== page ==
This medication is often part of a general recovery plan that includes rest and physical therapy.
Cyclobenzaprine (generic form of brand-name drugs Flexeril and Amrix) is a muscle relaxant that relieves pain and discomfort caused by strains, sprains, and other muscle injuries.
It is also available under the Fexmid and FusePaq brands.
Cyclobenzaprine is also prescribed off-label to treat fibromyalgia.
Mechanism of action
Cyclobenzaprine acts on the central nervous system, blocking the nerve impulses (or pain sensations) sent from the sore muscles to your brain. Cyclobenzaprine is chemically related to a class of antidepressants called tricyclic antidepressants.
Cyclobenzaprine was approved for the first time by the Food and Drug Administration (FDA) in 1977 under the brand Flexeril, which PD-RX Pharmaceuticals currently manufacture.
Do not take cyclobenzaprine if you have taken a monoamine oxidase inhibitor (MAOI) in the last two weeks. MAOIs used to treat depression, and Parkinson’s disease includes:
- Isocarboxazid (Marplan).
- Linezolid (Zyvox).
- Phenelzine (Nardil).
- Rasagiline (Azilect).
- Selegiline (Emsam).
- Tranylcypromine (Parnate).
Combining an MAOI with cyclobenzaprine can cause severe and life-threatening side effects.
Do not take this medicine if you have a history of heart problems, including a previous heart attack, heart rhythm problems, blockages, or congestive heart failure.
People over 65 should not take this medicine because the side effects may be more extreme. Other medications can be used to treat your safer and more effective condition if you are in this age group.
Patients with hepatic impairment are generally more susceptible to drugs with potentially sedating effects, such as cyclobenzaprine.
Tell your doctor if you are taking any medication for depression, seizures, allergies, coughs or colds, or if you take sedatives, sleeping pills, tranquilizers, or vitamins.
It would help if you always inform your health professional about prescription, non-prescription, illegal and recreational medicines, herbal remedies, dietary and nutritional supplements, and other drugs and treatments.
“High” cyclobenzaprine and abuse
Numerous online and anecdotal reports suggest that some people abuse cyclobenzaprine for a “high” narcotic effect because it can cause drowsiness.
Cyclobenzaprine can induce moderate to severe anticholinergic effects; that is, it can alter the activity of certain neurotransmitters in the brain at higher doses. This can lead to physical and mental deterioration.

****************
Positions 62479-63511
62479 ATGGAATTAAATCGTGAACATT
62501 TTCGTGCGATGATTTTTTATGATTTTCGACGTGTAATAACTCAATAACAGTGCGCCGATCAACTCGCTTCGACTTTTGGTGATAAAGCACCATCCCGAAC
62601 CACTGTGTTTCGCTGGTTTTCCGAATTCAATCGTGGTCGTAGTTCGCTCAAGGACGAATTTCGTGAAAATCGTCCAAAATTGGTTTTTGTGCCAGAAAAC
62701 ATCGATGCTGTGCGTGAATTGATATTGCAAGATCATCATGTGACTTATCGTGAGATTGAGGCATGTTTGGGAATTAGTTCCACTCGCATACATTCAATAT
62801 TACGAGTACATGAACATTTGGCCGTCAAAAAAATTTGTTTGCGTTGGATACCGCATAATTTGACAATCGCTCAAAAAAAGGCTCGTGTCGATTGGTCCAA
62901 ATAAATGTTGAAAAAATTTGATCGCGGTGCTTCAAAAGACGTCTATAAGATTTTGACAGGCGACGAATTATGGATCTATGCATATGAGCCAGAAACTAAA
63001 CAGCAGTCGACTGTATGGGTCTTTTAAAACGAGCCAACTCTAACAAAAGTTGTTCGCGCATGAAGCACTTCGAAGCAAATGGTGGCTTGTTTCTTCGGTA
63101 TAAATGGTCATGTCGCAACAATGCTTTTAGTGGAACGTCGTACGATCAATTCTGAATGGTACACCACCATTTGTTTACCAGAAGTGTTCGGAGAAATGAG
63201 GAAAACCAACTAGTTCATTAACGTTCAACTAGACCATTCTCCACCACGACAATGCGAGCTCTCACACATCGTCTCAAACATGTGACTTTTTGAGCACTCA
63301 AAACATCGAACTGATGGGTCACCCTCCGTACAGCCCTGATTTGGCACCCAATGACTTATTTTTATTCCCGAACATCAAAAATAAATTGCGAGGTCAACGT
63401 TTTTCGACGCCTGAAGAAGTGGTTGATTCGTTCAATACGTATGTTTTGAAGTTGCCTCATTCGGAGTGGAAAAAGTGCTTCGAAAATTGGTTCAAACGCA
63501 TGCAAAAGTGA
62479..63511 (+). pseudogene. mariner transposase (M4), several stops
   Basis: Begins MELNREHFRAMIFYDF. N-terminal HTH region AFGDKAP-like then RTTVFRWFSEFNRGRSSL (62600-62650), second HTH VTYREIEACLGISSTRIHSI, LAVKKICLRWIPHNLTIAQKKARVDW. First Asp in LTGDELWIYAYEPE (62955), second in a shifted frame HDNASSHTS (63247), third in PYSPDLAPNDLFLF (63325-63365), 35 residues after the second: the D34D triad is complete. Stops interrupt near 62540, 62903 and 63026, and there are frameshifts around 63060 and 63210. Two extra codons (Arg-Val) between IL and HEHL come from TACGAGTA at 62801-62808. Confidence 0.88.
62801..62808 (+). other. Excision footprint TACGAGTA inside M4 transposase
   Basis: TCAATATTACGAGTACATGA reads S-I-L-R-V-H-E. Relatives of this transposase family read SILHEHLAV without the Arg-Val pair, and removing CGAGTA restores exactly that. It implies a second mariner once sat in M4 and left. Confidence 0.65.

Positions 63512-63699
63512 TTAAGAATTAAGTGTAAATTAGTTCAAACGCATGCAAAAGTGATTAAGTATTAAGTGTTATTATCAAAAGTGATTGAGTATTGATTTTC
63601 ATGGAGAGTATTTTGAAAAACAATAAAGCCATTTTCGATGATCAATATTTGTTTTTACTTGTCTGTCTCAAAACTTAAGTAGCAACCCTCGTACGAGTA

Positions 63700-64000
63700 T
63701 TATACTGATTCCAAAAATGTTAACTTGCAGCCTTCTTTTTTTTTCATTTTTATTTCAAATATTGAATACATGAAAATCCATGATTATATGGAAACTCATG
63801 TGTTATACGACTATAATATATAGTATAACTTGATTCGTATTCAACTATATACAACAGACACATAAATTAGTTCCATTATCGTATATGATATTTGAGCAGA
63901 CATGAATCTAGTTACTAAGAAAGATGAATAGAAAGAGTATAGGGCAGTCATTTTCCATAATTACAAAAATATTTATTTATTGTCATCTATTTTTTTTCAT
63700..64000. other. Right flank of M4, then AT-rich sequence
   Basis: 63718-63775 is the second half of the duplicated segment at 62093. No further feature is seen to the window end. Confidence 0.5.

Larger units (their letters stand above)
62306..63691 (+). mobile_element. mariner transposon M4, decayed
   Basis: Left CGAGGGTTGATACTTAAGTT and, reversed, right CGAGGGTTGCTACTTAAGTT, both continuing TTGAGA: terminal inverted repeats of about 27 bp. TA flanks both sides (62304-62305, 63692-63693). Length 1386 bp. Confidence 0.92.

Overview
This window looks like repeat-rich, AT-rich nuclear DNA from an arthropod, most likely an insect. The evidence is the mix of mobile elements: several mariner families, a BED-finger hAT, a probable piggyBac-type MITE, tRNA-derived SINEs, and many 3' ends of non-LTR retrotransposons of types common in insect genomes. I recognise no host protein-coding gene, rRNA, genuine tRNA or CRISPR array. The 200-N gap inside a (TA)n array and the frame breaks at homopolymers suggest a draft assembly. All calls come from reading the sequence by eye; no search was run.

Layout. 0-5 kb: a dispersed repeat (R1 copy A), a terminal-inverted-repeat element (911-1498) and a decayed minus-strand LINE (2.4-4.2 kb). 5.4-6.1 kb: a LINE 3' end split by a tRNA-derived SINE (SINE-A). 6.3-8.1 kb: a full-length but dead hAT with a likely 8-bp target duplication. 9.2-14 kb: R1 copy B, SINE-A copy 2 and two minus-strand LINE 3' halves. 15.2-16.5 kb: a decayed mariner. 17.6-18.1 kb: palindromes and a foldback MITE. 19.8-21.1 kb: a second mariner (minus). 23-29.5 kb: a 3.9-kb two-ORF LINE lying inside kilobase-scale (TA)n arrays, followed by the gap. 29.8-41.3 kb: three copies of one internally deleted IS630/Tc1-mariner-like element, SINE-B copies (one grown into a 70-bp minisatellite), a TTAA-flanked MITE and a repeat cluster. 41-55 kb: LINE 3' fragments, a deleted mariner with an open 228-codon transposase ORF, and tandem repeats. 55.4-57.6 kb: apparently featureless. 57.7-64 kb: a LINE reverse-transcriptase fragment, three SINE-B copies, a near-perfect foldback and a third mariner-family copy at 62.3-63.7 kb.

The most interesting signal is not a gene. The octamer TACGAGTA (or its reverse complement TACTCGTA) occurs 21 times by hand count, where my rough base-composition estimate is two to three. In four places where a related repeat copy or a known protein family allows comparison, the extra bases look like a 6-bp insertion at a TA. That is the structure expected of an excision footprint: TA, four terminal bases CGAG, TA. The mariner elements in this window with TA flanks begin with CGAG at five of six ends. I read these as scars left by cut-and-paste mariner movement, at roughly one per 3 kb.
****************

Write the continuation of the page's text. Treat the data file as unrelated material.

At even higher doses, cyclobenzaprine can cause severe ataxia, a neurological condition where you lose control of your muscle movements.
According to the Los Angeles forensic office, singer Whitney Houston had five drugs in her system when she drowned in her hotel’s bathtub in 2012, including cyclobenzaprine.
Take cyclobenzaprine only as directed by your doctor, and keep this and all other medications away from children, adolescents, and anyone for whom the drug has not been prescribed.
Discuss a current or planned pregnancy with your doctor before taking cyclobenzaprine. This medicine should only be taken during pregnancy if the benefits outweigh the risks. Your doctor can help you decide if it is right for you.
Also, tell your doctor if you are breastfeeding or plan to do so in the future. It is unknown if cyclobenzaprine passes into breast milk, but studies show it has happened with similar medications.
Side effects of cyclobenzaprine
Common side effects of cyclobenzaprine include:
- Dry mouth.
Tell your doctor if any of these side effects persist or worsen.
Serious side effects of cyclobenzaprine include:
- Rapid or irregular heartbeat.
- Mood or mental changes (such as confusion or hallucinations)
- Problems are urinating.
- Chest pain.
A severe allergic reaction is rare, but seek immediate medical attention if you develop any of the following:
- Swelling (especially on the face, tongue, or throat)
- Severe dizziness
- Difficulty breathing.
Combining this medication with some antidepressant medications could cause serotonin syndrome and be fatal. Symptoms of serotonin syndrome include:
- Agitation or restlessness
- Dilated pupils.
- Changes in blood pressure.
- Changes in body temperature.
- Nausea or vomiting
- Severe diarrhea
- Rapid heart rate
- Loss of muscle coordination or spasms.
- Trembling or chills.
- Heavy sweating
Taking cyclobenzaprine with an MAOI can cause a life-threatening reaction.
In at least one clinical study, the risk of serotonin syndrome (excessive serotonin in the brain leading to a potentially fatal combination of symptoms) occurred in patients who mixed cyclobenzaprine with serotonergic drugs such as duloxetine (Cymbalta).
Cyclobenzaprine may also interact with central nervous systems (CNS) depressants such as opioids, benzodiazepines, non-benzodiazepines, phenothiazines, certain chemotherapies, and barbiturates.
Alcohol and cyclobenzaprine:
This medicine may cause drowsiness. Drinking alcohol may increase this effect. For your safety, avoid drinking alcohol while taking cyclobenzaprine.
Cyclobenzaprine is taken orally. It is presented as a tablet and a prolonged-release capsule. Your doctor may prescribe 5 milligrams of the regular-release tablet three times a day. The extended-release tablet is dosed once a day. This dose may increase if you are not receiving pain relief.
This medicine should not be taken long-term. Studies show that pain decreases during the first two weeks, peaking in the first few days, but has no proven benefit.
Do not take this medication for more than three weeks without consulting your doctor. Patients with liver problems or those older than 65 may start with lower doses. Always take cyclobenzaprine with a full glass of water and always swallow all the medication.
Symptoms of cyclobenzaprine overdose include:
- Chest pain.
- He retched.
- Fast beats